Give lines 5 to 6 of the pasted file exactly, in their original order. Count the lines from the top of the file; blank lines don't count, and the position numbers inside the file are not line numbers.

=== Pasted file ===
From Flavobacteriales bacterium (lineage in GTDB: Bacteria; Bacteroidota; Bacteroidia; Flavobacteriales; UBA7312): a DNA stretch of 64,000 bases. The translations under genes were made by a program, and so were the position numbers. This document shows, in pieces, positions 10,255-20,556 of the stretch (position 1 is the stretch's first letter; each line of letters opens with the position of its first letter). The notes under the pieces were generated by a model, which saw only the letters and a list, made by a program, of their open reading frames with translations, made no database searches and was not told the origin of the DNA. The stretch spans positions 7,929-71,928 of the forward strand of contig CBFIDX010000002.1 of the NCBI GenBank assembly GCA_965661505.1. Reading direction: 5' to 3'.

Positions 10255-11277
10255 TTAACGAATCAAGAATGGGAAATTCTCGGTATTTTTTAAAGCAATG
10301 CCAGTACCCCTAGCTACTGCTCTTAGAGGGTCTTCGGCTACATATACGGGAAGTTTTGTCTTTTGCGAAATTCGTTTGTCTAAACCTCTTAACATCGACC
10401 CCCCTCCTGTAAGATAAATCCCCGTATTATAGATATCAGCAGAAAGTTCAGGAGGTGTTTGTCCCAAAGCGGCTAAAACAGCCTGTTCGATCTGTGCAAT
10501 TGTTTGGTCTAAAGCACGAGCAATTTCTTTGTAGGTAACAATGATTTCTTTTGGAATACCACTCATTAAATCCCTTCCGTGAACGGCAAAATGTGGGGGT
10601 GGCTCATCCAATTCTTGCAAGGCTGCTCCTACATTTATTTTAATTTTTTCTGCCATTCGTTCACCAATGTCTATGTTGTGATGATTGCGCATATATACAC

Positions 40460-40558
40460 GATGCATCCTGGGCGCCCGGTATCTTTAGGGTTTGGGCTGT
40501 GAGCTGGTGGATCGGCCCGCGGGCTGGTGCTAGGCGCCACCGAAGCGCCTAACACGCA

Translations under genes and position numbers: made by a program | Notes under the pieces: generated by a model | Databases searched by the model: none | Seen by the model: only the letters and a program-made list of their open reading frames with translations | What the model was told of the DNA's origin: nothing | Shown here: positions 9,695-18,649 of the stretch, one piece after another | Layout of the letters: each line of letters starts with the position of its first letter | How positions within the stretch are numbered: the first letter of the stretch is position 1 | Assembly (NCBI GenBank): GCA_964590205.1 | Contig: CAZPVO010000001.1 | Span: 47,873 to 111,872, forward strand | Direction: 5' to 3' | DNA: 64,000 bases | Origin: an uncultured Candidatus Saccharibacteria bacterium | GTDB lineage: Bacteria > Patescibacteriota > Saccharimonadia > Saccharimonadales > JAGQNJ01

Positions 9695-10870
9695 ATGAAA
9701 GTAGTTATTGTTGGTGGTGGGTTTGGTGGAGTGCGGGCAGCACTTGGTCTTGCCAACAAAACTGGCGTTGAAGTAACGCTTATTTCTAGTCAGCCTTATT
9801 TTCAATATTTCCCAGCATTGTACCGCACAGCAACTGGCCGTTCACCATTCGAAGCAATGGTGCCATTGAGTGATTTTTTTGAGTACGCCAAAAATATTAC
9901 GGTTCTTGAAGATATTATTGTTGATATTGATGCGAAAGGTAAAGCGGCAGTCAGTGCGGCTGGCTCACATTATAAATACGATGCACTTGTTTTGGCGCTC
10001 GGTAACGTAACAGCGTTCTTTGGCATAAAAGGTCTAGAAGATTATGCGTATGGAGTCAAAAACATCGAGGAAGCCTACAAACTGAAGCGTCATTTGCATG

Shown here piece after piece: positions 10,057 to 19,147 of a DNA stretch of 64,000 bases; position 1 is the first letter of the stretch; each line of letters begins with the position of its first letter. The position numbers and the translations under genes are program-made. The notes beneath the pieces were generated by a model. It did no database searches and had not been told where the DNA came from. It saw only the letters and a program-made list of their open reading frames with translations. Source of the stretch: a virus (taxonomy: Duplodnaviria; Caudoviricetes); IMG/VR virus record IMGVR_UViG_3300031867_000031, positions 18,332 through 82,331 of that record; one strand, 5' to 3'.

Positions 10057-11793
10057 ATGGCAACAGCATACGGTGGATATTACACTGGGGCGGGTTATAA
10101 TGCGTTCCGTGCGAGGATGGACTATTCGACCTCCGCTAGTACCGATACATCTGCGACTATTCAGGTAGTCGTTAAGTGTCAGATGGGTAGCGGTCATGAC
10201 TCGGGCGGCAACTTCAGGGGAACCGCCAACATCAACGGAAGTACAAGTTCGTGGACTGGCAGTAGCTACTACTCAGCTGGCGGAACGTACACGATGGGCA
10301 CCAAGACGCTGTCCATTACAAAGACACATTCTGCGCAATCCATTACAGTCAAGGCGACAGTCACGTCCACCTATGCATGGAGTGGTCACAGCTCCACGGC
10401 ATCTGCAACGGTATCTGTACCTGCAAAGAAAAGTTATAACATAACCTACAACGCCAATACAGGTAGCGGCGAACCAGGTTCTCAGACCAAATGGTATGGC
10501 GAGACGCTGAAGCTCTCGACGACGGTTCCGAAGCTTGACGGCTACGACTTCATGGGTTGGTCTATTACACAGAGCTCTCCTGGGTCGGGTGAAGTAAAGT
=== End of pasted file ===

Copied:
10401 CCCCTCCTGTAAGATAAATCCCCGTATTATAGATATCAGCAGAAAGTTCAGGAGGTGTTTGTCCCAAAGCGGCTAAAACAGCCTGTTCGATCTGTGCAAT
10501 TGTTTGGTCTAAAGCACGAGCAATTTCTTTGTAGGTAACAATGATTTCTTTTGGAATACCACTCATTAAATCCCTTCCGTGAACGGCAAAATGTGGGGGT